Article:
Bloomberg reports that the U.S. Department of Veterans Affairs has put off more than $765 million in spending authorized for equipment and care. Meanwhile, the Los Angeles Times reports on how securing disability compensation has become a battle for many Vietnam Veterans.
Bloomberg: Agency Delays $765 Million In U.S. Veterans Care Spending
The U.S. Department of Veterans Affairs postponed purchases of cardiac monitors, radiological equipment and pain-medication pumps for patients last year. It didn't replace old surgical tools, oxygen-delivery systems or deteriorating operating-room stretchers. In all, the agency delayed more than $765 million it was authorized to spend, affecting veterans' medical care in some cases, according to VA documents obtained through a Freedom of Information Act (Miller, 5/13).
Los Angeles Times: Vietnam Veterans' New Battle: Getting Disability Compensation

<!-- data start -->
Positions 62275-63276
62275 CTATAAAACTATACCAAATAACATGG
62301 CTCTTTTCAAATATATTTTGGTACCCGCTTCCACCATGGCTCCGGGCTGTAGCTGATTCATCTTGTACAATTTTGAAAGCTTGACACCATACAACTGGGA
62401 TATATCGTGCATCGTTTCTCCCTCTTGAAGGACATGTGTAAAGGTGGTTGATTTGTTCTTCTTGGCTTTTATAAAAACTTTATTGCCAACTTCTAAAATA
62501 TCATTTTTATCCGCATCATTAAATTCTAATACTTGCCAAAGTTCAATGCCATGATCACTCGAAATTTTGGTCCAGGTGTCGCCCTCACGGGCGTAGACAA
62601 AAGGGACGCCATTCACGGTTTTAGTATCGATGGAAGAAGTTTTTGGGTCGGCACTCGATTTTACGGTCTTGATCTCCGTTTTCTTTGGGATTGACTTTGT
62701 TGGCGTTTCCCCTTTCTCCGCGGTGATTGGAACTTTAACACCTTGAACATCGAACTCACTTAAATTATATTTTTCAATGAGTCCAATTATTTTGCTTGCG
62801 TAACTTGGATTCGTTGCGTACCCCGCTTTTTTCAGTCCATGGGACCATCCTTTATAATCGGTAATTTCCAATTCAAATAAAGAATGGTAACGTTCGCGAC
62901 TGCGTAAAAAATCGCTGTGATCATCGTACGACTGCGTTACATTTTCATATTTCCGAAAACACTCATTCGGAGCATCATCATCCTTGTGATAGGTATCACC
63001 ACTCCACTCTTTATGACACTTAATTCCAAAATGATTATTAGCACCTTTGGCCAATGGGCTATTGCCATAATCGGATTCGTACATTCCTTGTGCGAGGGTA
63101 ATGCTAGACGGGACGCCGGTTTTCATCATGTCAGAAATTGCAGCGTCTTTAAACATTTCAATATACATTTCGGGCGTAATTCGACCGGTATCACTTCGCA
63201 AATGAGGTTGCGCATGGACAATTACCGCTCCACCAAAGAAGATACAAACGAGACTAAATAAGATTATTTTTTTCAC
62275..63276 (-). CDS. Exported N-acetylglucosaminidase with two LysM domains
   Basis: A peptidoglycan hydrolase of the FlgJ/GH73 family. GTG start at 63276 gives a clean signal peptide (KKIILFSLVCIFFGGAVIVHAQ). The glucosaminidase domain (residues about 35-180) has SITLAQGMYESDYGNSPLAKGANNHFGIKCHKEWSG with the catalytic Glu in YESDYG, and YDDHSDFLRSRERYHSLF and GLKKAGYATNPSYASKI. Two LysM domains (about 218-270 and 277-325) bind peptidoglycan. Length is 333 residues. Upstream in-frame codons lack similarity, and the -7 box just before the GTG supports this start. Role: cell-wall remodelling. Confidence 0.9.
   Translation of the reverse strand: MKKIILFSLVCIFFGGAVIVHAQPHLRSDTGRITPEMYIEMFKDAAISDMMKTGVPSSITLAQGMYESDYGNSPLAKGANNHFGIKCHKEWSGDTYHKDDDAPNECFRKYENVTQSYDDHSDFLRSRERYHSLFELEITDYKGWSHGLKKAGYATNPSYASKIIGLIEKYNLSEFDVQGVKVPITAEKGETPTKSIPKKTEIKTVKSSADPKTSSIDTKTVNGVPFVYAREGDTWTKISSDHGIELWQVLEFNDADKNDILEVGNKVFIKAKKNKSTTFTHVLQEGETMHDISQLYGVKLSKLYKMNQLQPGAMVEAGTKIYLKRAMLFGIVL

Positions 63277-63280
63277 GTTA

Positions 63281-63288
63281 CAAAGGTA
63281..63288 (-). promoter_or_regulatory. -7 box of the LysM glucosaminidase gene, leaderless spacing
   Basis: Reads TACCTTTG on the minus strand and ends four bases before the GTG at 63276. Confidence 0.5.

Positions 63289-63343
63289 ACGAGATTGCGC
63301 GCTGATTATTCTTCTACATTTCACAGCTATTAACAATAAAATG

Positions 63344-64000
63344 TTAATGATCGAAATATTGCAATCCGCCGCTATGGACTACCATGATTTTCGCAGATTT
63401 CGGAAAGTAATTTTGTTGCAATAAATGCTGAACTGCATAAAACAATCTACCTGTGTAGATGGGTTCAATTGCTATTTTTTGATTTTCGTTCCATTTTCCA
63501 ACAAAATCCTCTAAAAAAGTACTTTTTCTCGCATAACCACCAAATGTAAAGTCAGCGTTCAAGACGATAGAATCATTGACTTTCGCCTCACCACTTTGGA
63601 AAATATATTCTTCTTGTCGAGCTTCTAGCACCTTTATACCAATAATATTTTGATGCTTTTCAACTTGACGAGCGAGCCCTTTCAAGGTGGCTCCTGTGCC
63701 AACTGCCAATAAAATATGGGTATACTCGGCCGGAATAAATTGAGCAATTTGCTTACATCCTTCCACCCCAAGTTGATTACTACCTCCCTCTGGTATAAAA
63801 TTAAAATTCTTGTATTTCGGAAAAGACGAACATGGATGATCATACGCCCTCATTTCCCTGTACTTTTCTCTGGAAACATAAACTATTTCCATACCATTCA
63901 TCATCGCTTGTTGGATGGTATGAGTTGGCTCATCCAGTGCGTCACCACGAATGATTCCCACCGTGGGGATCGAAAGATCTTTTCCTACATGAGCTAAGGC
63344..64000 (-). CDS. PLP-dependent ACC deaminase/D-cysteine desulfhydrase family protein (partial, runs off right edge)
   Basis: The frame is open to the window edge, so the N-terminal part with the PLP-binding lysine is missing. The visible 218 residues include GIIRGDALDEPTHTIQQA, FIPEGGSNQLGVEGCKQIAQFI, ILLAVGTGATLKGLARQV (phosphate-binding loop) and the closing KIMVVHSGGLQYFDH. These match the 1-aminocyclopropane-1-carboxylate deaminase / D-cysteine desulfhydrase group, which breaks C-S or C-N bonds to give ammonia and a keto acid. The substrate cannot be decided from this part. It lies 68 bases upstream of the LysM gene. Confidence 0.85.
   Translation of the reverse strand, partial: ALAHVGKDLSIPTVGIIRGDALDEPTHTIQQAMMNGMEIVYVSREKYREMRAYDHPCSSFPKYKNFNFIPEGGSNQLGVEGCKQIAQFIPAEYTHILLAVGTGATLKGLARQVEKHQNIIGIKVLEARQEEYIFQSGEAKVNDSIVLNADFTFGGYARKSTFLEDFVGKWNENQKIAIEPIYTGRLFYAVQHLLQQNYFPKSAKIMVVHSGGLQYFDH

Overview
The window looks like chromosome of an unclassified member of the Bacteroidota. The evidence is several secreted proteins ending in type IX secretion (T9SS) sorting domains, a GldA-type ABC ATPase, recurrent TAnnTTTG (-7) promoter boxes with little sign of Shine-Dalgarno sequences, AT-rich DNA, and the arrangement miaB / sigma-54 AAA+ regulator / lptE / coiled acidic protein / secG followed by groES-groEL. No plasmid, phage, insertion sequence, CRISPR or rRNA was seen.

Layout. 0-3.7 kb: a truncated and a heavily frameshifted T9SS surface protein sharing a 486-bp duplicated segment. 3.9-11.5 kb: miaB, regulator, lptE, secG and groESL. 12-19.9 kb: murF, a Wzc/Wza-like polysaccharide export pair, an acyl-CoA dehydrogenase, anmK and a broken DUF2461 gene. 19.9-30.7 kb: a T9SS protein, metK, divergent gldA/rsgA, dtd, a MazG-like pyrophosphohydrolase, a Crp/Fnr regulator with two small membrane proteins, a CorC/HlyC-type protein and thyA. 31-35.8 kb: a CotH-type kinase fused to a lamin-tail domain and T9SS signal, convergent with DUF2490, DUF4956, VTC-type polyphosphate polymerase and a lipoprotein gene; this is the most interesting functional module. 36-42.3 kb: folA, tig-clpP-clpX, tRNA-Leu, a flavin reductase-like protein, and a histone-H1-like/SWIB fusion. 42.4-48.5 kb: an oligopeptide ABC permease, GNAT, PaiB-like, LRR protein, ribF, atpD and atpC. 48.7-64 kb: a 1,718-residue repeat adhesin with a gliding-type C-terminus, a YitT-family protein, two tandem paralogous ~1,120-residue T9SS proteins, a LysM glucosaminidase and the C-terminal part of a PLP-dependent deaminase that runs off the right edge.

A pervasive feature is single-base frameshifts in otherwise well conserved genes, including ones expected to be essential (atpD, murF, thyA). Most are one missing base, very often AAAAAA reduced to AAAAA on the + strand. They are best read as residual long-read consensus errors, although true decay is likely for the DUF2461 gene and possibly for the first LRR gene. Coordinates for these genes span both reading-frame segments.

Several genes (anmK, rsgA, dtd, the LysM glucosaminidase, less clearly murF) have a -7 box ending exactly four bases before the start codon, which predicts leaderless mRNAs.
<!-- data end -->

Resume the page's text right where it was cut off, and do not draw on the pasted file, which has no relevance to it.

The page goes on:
(John) Otte is among hundreds of thousands of veterans from the Vietnam era filing for damages four decades after the war. They account for the largest share of the 865,000 veterans stuck in a growing and widely denounced backlog of compensation claims — some 37%. The post 9-11 wars in Afghanistan and Iraq account for 20%. The remainder are from the 1991 Gulf War, Korea, World War II and times of peace. Basic demographics explain some of the filing frenzy. Vietnam veterans are becoming senior citizens and more prone to health problems. Any condition they can link to their military service could qualify for monthly payments — and for many illnesses, it is easier for Vietnam veterans than other former troops to establish those links (Zarembo, 5/11).